BY AXEL PINPIN
Former Political Detainee
Posted by Bulatat
I was released from prison almost in time for the expiration of the government’s Comprehensive Agrarian Reform Program (CARP) that paved a crossroad to the majority of farming sectors in the country.
Anent the current raging discourse on Genuine Agrarian Reform Bill proposed by Anakpawis versus extension of CARP backed by some farmers’ groups funded by pro-landlord technocrats, government instrumentalities and the CBCP, as an agriculturist who chose to devote more than a decade of my life into grassroots organizing instead of spending my time in big agro-corporations doing ivory tower research, which I believe remains inaccessible to its intended beneficiary, I have been provided with enough reasons to side with the total scrapping of CARP and against extension of the existing sham land reform program.
Data from a series of agrarian case consultations done by 10 provincial chapters of Katipunan ng mga Samahang Magbubukid sa Timog Katagalugan (Kasama-TK or Association of Peasant Organizations in Southern Tagalog) show that land monopoly in the said region remains rampant and seven out of every 10 farmers stand landless, in spite of 20 years of CARP.
In Batangas, 71,813 hectares of agricultural lands are still under the control of 91 big landlords; while in Quezon province there are 211 landlords owning over 561,626 hectares of farmlands.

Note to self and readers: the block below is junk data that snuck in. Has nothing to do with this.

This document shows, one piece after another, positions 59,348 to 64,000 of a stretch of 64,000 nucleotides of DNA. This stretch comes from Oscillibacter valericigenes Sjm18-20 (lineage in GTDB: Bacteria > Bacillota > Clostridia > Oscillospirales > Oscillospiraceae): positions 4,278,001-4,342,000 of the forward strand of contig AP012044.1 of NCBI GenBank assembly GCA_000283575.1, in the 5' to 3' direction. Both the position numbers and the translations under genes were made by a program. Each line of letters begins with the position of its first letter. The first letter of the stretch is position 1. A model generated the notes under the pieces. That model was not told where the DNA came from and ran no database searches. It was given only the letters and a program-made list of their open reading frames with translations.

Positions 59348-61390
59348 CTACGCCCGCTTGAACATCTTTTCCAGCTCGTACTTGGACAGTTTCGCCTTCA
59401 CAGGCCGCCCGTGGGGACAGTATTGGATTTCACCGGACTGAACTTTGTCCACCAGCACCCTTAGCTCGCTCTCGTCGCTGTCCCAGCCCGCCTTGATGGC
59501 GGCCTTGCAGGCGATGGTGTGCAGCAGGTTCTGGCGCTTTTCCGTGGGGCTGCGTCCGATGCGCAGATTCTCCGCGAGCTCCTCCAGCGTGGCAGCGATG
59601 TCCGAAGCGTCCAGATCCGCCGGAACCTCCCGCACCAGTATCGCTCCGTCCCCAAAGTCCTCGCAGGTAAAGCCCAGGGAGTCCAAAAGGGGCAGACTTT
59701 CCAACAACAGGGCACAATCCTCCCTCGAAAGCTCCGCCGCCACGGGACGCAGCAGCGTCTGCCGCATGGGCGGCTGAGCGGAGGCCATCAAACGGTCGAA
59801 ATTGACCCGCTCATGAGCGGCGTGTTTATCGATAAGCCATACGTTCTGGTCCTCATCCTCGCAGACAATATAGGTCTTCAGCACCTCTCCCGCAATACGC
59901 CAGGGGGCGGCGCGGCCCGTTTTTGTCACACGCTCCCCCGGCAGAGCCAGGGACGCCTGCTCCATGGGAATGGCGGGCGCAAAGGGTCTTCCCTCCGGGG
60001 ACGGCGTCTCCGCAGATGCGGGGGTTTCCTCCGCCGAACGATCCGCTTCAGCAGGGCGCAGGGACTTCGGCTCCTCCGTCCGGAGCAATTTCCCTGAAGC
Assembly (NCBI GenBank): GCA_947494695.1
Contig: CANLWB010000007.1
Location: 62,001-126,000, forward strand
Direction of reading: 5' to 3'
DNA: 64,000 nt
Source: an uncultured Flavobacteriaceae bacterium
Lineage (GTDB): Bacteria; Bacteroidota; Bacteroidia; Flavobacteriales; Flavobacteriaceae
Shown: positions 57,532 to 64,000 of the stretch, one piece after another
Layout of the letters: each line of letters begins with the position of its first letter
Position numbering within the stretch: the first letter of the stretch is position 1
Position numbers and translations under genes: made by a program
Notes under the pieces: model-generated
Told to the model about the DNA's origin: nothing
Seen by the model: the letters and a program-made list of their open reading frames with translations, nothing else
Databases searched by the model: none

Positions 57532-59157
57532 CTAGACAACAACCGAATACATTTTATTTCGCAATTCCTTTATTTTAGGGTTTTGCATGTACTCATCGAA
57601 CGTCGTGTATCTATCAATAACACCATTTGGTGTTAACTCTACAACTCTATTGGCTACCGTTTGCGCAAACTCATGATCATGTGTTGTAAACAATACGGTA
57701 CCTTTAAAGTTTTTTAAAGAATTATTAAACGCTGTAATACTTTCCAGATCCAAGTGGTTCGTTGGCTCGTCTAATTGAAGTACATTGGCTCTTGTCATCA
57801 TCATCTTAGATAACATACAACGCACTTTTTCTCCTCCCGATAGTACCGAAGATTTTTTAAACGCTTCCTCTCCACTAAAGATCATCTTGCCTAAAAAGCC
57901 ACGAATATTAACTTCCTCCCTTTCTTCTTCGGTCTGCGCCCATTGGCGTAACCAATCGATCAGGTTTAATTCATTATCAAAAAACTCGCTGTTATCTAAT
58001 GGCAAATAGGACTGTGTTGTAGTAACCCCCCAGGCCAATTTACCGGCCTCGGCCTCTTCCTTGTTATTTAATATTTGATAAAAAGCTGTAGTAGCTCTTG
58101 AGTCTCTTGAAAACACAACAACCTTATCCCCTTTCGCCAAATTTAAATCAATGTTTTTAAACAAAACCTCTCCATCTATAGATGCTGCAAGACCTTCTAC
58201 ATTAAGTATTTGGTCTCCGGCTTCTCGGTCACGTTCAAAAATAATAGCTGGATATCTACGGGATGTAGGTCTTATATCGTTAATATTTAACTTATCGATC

In my home province of Cavite, land and crop use conversion became commonplace after CARP was implemented in 1988. My memory of an agricultural Cavite, 20 years ago, remains very clear in spite of the seemingly endless encroachment of industrial and commercial complexes, golf courses and high-end residential subdivisions into the once verdant fields of my province.
I cannot blame the farmers who still pin their hopes on the extension and revival of CARP, despite the barefaced exploitation by the personalities behind their groups because these people are essentially pro-landlords and/or landlords themselves that expect million of pesos of funds if CARP is extended.
Whatever happened to the farmers that marched some 1,200 kilometers? Promises stay etched on their calloused feet, while the pseudo-farmers’ group and non-government organizations (NGOs) that orchestrated the march benefited from the sacrifices of the farmers.
And what happened to the farmers who never depended on CARP but continuously assert for a genuine land reform program? Bitter experience taught them lessons, one of which is that instead of waiting endlessly for CARP implementation or coverage, they decisively installed themselves and tilled the land and kept it productive – an active defense of the agricultural lands that is always threatened by monopoly, “development” and conversion.
Hence, while those exploited farmers wait interminably for CARP extension, farmers under the militant peasant movement in the country are already harvesting fruits of their labor.
We should put an end to the debate. Let us not further exploit the farmers. Let us work with them – not mislead them – for a genuine agrarian reform. Posted byBulatlat.com